• Confessions of a Community College Dean

    In which a veteran of cultural studies seminars in the 1990s moves into academic administration and finds himself a married suburban father of two. Foucault, plus lawn care.



I’ll miss Borders.
Although most people remember Borders as a big-box suburban store, to me it was always a big-box chain awkwardly appended onto a really nifty, quirky store on State Street in Ann Arbor.

August 10, 2011

I’ll miss Borders.
Although most people remember Borders as a big-box suburban store, to me it was always a big-box chain awkwardly appended onto a really nifty, quirky store on State Street in Ann Arbor.
It’s hard to remember now, and young folks now have no memory of this at all, but there was once a time when academic and/or small press books were hard to find. That was especially true if you didn’t live in or near a huge city. Back then, bookstore choices were limited to small mall chains -- Waldenbooks, anyone? B. Dalton? -- or very tiny independent bookstores with charm but without inventory.
The original Borders combined Midwestern earnestness with then-ambitious inventory with a sense of place. The model may be hackneyed now, but twenty years ago, it was really something. (For those who spent time in Ann Arbor, you’ll get the reference: it was the Schoolkids’ Records of bookstores. Anyone remember records? God, I’m old...) And for years, the arrival of a new Borders store in a culturally bereft area was a Very Big Deal.
Borders defined itself as a relatively affordable luxury. It never really discounted much, which, in retrospect, was a colossal mistake. Part of the reason that people hung out there was that they couldn’t afford to actually buy very much. It even charged full price for CD’s, which nearly nobody did by the mid 90’s. But in the original context, its costliness at least gave it an aspirational feel.
I was never entirely convinced by the superstore version of Borders. It kept the full-price policy, and the selection was still usually quite good, but quirkiness doesn’t scale easily. In growing, it washed out a bit. It became interchangeable, sacrificing some of that sense of place. And of course, Amazon came along and ate its lunch. After a while, I started using Borders as a sort of Amazon showroom; I’d check out the books in the store, then order the appealing ones from Amazon for a lot less money. An interesting new hardcover that went for 26 bucks at Borders would go for 14 on Amazon, and the ‘discovery’ function that the store offered was hard to monetize. (Best Buy is falling into the same trap now.) Barnes and Noble faces many of the same issues, but at least its Nook is a hit; Borders never figured out how to make the internet work in its favor.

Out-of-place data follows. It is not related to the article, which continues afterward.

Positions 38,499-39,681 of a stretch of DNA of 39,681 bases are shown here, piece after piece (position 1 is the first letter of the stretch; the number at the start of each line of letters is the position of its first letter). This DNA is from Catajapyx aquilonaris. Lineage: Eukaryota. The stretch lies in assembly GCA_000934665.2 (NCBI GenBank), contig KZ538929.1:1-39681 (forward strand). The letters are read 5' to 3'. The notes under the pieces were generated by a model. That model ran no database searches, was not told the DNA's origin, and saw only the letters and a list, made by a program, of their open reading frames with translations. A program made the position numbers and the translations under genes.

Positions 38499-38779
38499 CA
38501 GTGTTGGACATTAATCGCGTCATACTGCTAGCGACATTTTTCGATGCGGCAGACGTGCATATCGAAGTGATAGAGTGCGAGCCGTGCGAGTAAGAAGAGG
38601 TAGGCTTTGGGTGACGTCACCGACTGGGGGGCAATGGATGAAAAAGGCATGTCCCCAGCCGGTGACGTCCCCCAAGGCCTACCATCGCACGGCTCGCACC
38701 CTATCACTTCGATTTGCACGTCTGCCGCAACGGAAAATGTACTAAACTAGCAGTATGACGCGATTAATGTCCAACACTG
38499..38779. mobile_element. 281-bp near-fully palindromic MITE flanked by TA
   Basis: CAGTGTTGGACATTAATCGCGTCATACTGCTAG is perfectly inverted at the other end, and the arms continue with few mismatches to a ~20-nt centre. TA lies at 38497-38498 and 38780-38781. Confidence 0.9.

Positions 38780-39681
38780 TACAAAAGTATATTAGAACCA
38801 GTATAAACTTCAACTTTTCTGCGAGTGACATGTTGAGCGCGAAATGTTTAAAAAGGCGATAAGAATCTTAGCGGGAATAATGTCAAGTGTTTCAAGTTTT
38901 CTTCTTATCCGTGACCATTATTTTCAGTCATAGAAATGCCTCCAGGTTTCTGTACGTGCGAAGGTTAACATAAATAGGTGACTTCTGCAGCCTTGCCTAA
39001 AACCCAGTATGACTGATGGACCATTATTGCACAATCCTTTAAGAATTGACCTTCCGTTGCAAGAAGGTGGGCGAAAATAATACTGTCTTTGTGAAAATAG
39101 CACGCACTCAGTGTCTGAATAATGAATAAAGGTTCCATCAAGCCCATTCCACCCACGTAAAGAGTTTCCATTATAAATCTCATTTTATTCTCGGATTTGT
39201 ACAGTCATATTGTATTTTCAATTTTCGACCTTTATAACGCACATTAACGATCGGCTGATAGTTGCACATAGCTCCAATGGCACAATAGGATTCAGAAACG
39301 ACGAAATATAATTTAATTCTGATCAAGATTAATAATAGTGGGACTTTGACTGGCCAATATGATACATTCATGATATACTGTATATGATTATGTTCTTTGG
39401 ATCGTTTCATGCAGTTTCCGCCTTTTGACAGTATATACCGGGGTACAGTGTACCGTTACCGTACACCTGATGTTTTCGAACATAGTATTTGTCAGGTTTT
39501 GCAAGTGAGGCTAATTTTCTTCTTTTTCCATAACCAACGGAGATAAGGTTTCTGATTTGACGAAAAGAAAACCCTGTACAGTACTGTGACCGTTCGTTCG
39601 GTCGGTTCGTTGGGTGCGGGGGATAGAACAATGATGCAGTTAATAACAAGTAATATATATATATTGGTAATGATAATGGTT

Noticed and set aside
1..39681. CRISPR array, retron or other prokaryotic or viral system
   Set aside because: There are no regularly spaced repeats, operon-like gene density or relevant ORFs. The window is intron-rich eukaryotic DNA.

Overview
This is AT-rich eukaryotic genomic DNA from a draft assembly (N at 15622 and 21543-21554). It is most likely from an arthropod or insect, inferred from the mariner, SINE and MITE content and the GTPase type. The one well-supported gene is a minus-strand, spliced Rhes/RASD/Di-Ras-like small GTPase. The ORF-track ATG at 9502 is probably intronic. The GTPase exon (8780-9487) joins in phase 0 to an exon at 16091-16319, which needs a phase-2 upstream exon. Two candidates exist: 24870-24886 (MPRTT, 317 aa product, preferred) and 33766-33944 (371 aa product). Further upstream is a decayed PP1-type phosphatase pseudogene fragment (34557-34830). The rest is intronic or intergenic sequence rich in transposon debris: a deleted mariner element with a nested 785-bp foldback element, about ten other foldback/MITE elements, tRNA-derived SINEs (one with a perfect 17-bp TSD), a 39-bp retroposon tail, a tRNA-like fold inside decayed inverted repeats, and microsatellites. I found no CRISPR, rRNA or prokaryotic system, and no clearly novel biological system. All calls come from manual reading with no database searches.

Josh Kim did a nice piece a couple of weeks ago on the lessons of Borders for higher ed, and I think he got it right; in getting big without getting distinctive (or, I’d add, cheap), Borders lost its niche. In an era of rapidly expanding options, being merely okay at a whole bunch of things is a losing strategy. It’s entirely too easy for someone who wants a specific thing to comparison shop. Mediocrity isn’t redeemed by volume anymore, since supplies aren’t scarce anymore. At this point, you need to decide where to excel, and then do that.
By analogy, I suspect that the colleges in the most trouble in the next few years are the expensive-but-nothing-special privates. They lack the distinction to justify their prices. Publics can use price as a lure, and the better publics offer the prospect of high quality at a relatively low price; there’s always a market for that. The elites can sell exclusivity, and demographically specific institutions (I’m thinking of a place like BYU) can sell identity. But the smallish, nonelite, fairly expensive private colleges out there look a little like Borders, circa 2005. They were able to survive when competition was limited, but that’s not the case anymore; even far-flung areas now have access to a growing panoply of distance ed options.
As those places fade away, we’ll lose something. A college that’s “meh” overall will still have some terrific people in it, and they’ll lose their jobs along with everyone else. And the death spirals won’t be pretty. But the environment has changed, and a survival strategy that made sense a few decades ago just doesn’t cut it now. Borders was small in the 80’s, big in the 90’s, huge in the early 00’s, and dead in 2011. We who don’t want our colleges to follow a similar path need to learn the lesson. I miss Borders, but I read just as much without it.


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